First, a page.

High-Asset Divorce at Core of Fayette County Judges’ Resignations

The Fayette County Superior Court has been rocked recently by allegations of judicial misconduct that have led to the resignations of two judges: Chief Judge Paschal A. English, Jr. and Judge Johnnie L. Caldwell Jr. Many of the allegations were made public after complaints of sexual harassment and conflict of interest in the high-asset divorce case of Crook v. Crook.

Attorney Susan Brown, who represents the wife in the case, made complaints both to English and to Judge Christopher C. Edwards about Caldwell’s behavior. Last year, she reported that Judge Caldwell had repeatedly made crude sexual comments, and that he made rulings against Ms. Crook based on information not in the record. She had also learned that Caldwell worked closely with the husband’s lawyer, Alan Connell, in their roles on the board of directors of Central Georgia Bank in Thomaston.

Brown’s complaint about Caldwell to Chief Judge English brought no action. Caldwell moved off the Crook v. Crook divorce case last summer and was replaced by Judge Edwards. In March, Brown reported her concerns to him.

Reporting a Fellow Judge for Misconduct Is a Dicey Proposition

Edwards was conflicted. English had been in charge of the case before Caldwell, making Edwards the third judge handling it. They were running out of judges to hear the highly acrimonious high-asset divorce case. The lawyer representing the interests of the Crooks’ children said they were suffering from the inaction in the case, which had carried on for two years.

In this tight-knit community, Edwards admits, it is the “diciest scenario” to report allegations of judicial misconduct against a colleague. Plus, if Brown’s allegations were found to be true, “the orders that were entered [by previous judges] would have been improperly entered and should not be enforced.”

Judicial ethics requires any judge who receives information that indicates a substantial likelihood of another judge’s misconduct to take appropriate action. Ultimately, Edwards decided not to report the allegations.

After the allegations were leaked, Caldwell, who was visited by an investigator from the Judicial Qualifications Commission, admitted that he had been known to make “inappropriate comments” to female lawyers, although he denied doing so from the bench. He resigned on April 19.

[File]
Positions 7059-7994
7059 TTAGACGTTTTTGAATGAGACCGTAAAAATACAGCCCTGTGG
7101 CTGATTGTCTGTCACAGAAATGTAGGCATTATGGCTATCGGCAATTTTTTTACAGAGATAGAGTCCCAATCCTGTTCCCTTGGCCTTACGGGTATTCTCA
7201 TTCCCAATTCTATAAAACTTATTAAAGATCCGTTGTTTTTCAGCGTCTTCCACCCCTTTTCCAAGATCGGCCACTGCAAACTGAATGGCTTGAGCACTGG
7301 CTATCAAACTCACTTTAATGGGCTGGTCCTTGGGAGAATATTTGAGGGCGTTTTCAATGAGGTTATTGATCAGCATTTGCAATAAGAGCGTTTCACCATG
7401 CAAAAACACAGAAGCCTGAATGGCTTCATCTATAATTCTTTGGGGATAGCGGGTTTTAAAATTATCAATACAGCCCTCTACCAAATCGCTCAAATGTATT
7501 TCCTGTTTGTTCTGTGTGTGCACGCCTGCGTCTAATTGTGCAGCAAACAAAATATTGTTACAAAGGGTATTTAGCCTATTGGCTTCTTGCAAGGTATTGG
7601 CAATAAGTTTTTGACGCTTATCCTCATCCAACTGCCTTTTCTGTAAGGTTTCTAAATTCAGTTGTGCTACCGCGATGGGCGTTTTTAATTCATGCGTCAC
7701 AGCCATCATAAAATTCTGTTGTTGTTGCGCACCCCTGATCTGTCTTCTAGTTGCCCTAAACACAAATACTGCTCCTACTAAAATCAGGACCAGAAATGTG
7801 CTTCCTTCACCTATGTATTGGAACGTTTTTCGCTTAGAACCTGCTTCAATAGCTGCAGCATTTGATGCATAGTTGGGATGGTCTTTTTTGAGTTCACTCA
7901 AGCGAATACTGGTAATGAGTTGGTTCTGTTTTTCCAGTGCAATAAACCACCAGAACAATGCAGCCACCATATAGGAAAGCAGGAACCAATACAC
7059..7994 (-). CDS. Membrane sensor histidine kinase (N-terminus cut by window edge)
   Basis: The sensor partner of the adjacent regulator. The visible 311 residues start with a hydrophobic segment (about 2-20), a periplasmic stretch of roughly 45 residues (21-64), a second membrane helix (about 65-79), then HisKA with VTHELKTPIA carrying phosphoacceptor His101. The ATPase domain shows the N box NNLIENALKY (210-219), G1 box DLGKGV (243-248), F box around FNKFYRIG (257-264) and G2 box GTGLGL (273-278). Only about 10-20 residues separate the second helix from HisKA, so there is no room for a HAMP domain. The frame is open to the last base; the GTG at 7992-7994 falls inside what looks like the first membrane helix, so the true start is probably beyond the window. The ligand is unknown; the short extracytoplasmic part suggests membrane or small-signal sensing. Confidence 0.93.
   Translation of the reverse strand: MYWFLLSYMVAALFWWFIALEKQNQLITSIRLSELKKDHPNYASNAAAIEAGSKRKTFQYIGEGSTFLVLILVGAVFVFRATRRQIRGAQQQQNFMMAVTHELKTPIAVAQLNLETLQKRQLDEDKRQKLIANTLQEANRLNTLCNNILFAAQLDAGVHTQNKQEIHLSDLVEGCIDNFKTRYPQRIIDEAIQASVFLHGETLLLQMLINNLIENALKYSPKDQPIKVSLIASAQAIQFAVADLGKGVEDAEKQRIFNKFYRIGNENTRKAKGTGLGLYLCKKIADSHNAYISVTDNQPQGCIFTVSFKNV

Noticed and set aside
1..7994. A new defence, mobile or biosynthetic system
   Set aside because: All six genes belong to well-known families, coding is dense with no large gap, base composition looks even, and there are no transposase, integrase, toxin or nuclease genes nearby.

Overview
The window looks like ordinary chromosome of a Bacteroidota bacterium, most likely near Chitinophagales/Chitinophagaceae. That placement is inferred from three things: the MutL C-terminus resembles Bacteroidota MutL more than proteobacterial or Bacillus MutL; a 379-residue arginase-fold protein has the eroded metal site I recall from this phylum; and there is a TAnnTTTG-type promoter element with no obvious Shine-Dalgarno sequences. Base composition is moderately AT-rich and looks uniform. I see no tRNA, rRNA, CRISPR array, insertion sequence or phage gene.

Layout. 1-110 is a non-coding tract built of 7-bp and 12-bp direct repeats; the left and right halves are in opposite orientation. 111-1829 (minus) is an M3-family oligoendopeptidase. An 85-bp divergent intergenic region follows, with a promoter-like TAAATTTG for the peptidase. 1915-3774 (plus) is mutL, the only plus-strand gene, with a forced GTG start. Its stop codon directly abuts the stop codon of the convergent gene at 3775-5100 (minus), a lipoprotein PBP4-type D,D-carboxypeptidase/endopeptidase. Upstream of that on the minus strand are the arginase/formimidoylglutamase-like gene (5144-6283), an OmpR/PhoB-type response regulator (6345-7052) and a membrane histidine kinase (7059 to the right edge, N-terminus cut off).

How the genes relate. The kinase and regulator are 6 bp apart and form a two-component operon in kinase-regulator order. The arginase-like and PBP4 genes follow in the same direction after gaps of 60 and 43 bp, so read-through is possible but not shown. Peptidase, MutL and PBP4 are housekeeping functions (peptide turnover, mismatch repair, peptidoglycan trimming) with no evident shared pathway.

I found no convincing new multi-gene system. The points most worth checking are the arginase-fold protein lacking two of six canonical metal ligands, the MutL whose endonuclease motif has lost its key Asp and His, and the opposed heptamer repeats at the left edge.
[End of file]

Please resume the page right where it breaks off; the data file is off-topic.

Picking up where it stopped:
The accusations continued to grow. English is alleged to have interfered with the case. Brown and the other attorney from the Crook v. Crook case have called Edwards’ actions into question.

Chief Judge English to Be Investigated for Affair With Public Defender

The case continued, but further allegations – this time against Chief Judge English – were about to be made public. Shortly after Susan Brown reported Caldwell’s misconduct to Edwards, she was called into a meeting with English, a 23-year veteran judge also known for his stint as “Pappy” on the TV show “Survivor.”

In that meeting, Brown mentioned a year-old rumor that English had been engaged in an affair with public defender Kim Cornwell. If that rumor is true, criminal cases Cornwell tried before Judge English could be open to appeal by the defendants.

Investigation to Determine Whether Judiciary’s Integrity Compromised

On April 28, Judge Edwards asked District Attorney Scott Ballard and Public Defender Joseph Saia to investigate the allegations that English and Cornwell were having an affair. “We have been asked to look into whether the integrity of the judiciary has been compromised,” explained Ballard in an interview with the Atlanta Journal-Constitution.

The investigation won’t stop there: Ballard also plans to look into whether Edwards acted improperly when he asked the attorneys and clients in the Crook v. Crook case to agree not to use Caldwell’s alleged sexually inappropriate comments as an issue to appeal that case.

Chief Judge English resigned on April 23. Ballard is expected to report the findings of his investigation to a senior judge within a month.

Related Resource:

“Allegations show judiciary system run amok” (Atlanta Journal-Constitution, May 14, 2010)

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